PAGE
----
This course will focus on computational techniques used to study the structure and dynamics of
biomolecules, cells, and everything in between. For example, what is the structure of proteins, DNA,
and RNA? How do their motions contribute to their function? How do they bind to other molecules?
How are molecules distributed and compartmentalized within a cell, and how do they move around?
How might one modify the behavior of these systems using drugs or other therapeutics? How can structural information and associated computational methods contribute to the design of drugs, vaccines, proteins, or other important molecules?
Computation can contribute to addressing such questions in at least two distinct ways. First, computational analysis is required to extract useful information from experimental measurements. Second, one can use computational techniques to predict structures, dynamics, and important biochemical properties.
The course will cover (1) atomic-level molecular modeling methods for proteins and other biomolecules, including structure prediction, molecular dynamics simulation, docking, and protein design, (2) computational methods involved in solving molecular structures by x-ray crystallography and cryo-electron microscopy, and (3) computational methods for studying spatial organization of cells, including computational analysis of optical microscopy images and video, and simulations at the cellular scale. The course will cover both foundational material and cutting-edge research in each of these areas, including recent advances in machine learning for structural biology.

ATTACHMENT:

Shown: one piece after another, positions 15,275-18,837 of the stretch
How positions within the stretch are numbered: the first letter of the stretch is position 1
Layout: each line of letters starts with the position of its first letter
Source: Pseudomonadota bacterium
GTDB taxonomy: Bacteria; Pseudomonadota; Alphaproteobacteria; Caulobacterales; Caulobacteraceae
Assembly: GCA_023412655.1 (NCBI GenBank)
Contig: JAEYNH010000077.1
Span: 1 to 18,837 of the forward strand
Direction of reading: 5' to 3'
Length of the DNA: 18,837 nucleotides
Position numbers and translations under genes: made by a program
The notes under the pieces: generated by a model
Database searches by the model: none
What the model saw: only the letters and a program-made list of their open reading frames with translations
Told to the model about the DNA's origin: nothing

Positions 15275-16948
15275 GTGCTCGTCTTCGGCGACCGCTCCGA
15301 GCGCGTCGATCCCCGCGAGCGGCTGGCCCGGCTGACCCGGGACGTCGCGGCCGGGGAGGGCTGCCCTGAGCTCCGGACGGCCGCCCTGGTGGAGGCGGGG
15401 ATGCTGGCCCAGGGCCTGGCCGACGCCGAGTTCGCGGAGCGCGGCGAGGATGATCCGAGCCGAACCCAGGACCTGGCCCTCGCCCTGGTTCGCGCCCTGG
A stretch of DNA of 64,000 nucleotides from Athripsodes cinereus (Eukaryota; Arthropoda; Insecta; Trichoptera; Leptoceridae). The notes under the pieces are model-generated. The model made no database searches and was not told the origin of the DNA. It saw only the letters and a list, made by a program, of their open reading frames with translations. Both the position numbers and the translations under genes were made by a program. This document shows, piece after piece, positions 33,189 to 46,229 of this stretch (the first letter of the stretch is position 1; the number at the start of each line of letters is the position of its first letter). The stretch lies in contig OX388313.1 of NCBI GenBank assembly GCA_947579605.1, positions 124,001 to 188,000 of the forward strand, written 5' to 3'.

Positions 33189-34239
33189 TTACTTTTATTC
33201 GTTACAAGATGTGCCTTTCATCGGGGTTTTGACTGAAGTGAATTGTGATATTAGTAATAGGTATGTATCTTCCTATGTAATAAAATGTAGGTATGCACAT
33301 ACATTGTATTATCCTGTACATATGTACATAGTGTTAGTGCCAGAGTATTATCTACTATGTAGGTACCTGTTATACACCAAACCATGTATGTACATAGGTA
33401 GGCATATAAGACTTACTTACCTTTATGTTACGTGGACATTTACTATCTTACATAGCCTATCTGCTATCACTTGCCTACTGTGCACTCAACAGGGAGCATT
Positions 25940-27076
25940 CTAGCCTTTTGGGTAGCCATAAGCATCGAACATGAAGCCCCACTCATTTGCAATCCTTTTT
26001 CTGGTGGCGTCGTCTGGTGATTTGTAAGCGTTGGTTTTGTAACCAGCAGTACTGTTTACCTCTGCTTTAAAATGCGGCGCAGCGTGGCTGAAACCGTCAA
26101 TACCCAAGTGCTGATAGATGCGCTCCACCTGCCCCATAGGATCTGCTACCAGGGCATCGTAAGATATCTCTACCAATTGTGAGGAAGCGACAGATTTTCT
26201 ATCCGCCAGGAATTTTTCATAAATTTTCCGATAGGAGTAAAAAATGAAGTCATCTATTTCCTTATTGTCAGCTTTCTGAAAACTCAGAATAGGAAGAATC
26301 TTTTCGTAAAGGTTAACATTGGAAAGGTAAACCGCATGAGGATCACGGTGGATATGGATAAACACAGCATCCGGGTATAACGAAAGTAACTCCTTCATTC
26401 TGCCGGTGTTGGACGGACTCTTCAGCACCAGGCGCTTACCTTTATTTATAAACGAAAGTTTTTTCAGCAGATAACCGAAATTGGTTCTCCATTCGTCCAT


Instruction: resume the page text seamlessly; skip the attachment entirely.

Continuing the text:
Coursework: Students will be expected to complete three assignments, each of which will involve a combination of theoretical questions and computer work. Additionally, students will be expected to complete a project. The project will involve about as much work as an assignment, but it will be more open-ended and will allow students to delve into a topic of their choosing in more depth. Finally, students will be expected to complete an exam at the end of the quarter. More details regarding content of the exam will be released toward the second half of the quarter.
Prerequisites: Elementary programming background (at the level of CS 106A) and introductory course in biology.
Class: Tuesdays and Thursdays, 3:00 PM - 4:20 PM in Shriram 104.
Materials: There is no required textbook. We will suggest a variety of optional reading material throughout the course.
Instructor: Ron Dror
TA: Armaun Sanayei
TA: Divya Nagaraj
TA: Grace Kim
TA: Hyun Soo Jeon
TA: Tristan Saucedo
Please use Ed Discussion for questions related to lectures and assignments. If you have issues that cannot be resolved on Ed, please contact us at firstname.lastname@example.org. For instructions on how to get set up on Ed, please see the Getting Set Up handout.
All announcements will be made on Ed Discussion. For instructions on how to get set up on Ed, please see the Getting Set Up handout.
Please note that the following dates are approximate.
Submission: All assignments and the project writeup should be submitted to Gradescope.